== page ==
The End Game for Viacom and CBS Is Quickly Approaching

Sumner Redstone, Leslie Moonves
Sumner Redstone, left, and Leslie Moonves attend the premiere of "Seven Psychopaths" at the Bruin Theatre on Monday, Oct. 1, 2012 in Los Angeles. (Photo by Matt Sayles/Invision/AP)
Photograph by Matt Sayles — Invision/AP

After a year of Game of Thrones-style intrigue involving 93-year-old billionaire Sumner Redstone, his daughter Shari, and former CEO Philippe Dauman, it looks as though the ultimate fate of Viacom could be settled relatively soon—and with it the fate of sister company CBS.

According to reports by Reuters, the Wall Street Journal, and the Financial Times, the Redstone holding company—National Amusements Inc., which controls 80% of the votes at both Viacom and CBS—is expected to send a letter to both companies soon, recommending they discuss a merger.

If such a deal proceeds, it would be a reunion of sorts for the two media and entertainment companies. The broadcast network was originally part of Viacom, until it was spun off as a standalone entity in 2006. Even farther back, Viacom was actually part of CBS until 1971.

The recombination of the two companies has been one of the scenarios floating around Viacom ever since it became obvious that CEO Philippe Dauman was not going to be long for the job.

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After more than a decade of being Sumner Redstone’s right-hand man, Dauman abruptly fell out of favor earlier this year. Dauman’s reversal of fortune occurred not long after Shari Redstone became more involved in her father’s life following years of being estranged from the aging billionaire.

First, the former CEO was removed from the board of directors of the trust that will control Redstone’s holdings after his death, and then he was forced out of the top job.

Former Viacom senior executive Tom Dooley was named as Dauman’s replacement, but he announced last week that he will be leaving the company soon, which leaves a leadership vacuum at the top of Viacom—a vacuum that makes a merger with CBS even more likely, some believe.

Part of the reason Dauman fell out of favor was that Viacom has badly trailed its peers in the media and entertainment space when it comes to both stock performance and the brand value of its key properties. The shares have fallen by more than 50% in the past two years, and assets like Nickelodeon and MTV are widely seen as being long in the tooth and not forward-thinking enough.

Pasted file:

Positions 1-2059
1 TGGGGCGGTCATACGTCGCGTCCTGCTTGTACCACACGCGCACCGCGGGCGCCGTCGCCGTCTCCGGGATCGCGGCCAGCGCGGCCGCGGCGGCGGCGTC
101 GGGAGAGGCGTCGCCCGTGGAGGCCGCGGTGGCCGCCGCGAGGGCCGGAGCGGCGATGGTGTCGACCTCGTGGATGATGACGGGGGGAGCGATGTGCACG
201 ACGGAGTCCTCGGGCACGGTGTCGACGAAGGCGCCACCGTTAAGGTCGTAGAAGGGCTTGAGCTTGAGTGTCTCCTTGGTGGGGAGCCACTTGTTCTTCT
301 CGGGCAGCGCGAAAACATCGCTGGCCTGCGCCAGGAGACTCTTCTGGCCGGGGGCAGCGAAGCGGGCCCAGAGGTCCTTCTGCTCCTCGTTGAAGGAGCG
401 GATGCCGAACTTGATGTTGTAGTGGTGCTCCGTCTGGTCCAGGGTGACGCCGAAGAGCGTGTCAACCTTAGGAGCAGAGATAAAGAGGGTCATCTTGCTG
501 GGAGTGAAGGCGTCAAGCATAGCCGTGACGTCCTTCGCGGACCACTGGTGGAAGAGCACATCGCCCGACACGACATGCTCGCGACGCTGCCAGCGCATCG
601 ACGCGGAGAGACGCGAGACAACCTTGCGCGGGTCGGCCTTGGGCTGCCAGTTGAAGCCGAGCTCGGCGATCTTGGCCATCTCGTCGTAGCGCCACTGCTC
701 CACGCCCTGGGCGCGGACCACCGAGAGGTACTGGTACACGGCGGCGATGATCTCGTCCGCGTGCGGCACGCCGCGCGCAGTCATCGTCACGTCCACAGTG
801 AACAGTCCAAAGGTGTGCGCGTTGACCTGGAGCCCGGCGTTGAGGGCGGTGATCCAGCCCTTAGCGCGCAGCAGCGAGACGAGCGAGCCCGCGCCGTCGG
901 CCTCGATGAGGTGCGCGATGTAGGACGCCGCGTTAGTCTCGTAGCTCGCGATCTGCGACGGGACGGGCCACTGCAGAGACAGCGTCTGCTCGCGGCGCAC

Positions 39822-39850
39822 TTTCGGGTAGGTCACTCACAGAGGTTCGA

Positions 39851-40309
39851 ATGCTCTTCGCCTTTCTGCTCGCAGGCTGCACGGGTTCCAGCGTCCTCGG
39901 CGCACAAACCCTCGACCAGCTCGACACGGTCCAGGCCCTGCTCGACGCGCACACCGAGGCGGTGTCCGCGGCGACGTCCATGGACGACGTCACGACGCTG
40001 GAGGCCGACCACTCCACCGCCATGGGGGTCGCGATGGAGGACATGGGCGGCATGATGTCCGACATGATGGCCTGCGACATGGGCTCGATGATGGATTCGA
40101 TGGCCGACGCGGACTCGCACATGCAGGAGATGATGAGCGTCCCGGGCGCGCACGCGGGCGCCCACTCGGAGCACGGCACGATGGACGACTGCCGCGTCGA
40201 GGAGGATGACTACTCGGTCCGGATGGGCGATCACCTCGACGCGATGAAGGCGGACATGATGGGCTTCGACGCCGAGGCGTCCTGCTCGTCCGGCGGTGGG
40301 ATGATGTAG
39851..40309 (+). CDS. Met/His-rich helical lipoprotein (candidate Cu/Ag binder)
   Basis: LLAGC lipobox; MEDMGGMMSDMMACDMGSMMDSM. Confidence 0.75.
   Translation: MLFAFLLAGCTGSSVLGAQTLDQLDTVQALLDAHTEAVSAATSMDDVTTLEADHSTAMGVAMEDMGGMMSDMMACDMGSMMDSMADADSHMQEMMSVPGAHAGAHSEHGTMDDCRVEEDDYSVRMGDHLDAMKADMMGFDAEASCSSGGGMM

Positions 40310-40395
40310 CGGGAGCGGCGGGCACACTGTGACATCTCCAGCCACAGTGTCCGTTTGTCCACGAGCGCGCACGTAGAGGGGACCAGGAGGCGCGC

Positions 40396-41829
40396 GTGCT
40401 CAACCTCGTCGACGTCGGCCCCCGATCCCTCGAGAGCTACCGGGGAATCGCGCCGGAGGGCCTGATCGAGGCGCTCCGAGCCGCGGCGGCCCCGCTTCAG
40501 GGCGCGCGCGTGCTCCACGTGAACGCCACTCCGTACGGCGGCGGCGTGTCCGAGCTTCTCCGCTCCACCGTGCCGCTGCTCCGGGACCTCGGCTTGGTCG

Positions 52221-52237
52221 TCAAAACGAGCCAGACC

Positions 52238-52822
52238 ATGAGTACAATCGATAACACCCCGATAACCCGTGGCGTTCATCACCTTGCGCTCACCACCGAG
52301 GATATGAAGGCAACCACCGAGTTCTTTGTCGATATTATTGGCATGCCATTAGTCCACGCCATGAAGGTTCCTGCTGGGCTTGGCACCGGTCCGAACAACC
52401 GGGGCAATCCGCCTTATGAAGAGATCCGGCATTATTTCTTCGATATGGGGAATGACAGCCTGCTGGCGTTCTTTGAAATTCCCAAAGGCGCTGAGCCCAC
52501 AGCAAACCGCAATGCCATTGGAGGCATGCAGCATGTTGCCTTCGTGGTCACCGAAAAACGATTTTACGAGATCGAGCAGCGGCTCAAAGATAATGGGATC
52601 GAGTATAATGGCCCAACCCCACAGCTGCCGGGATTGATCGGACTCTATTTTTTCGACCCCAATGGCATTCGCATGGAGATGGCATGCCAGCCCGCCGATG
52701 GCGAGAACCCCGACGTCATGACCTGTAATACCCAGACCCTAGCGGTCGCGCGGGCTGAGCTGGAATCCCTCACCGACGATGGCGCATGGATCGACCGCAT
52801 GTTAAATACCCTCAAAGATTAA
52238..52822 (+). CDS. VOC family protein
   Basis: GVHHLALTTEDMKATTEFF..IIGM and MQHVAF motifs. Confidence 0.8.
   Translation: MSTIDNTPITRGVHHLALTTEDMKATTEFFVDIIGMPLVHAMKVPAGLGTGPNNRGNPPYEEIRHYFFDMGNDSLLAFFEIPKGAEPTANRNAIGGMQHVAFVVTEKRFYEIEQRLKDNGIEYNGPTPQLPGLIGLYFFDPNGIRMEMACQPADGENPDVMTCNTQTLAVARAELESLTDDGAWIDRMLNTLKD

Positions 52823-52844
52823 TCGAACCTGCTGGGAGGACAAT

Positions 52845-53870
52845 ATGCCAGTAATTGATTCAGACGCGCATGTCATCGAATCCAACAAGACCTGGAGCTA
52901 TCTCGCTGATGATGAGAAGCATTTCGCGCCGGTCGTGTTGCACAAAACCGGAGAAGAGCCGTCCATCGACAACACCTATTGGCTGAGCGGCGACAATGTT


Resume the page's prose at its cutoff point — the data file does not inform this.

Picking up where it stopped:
Viacom’s share price (VIAB) jumped by as much as 7% on Wednesday after the first news of a potential merger with CBS was mentioned by Reuters.

This is how much Viacom’s CEO will get in severance. Watch:

Some analysts believe that combining Viacom with CBS is the only way to revive the flagging fortunes of the company. Supporters of the move say that having CBS chief executive Les Moonves take over management of the combined company would also help its chances of success.

Moonves, however, has been cool to the idea. “We are never going to do something that is bad for CBS shareholders,” he told investors at media conference earlier this month, saying the two companies were not in what he called “active discussions.”

While such mergers are never a done deal until they are signed, the fact that National Amusements is pushing for a combination means it is fairly likely to happen because it controls the voting stock of both companies.

National Amusements is a vehicle that was originally created by Sumner Redstone’s father Michael, to hold ownership of the family’s chain of movie theaters in the 1960s. His son took over the company in 1967 and used it to acquire Paramount Pictures and Viacom, among other deals.

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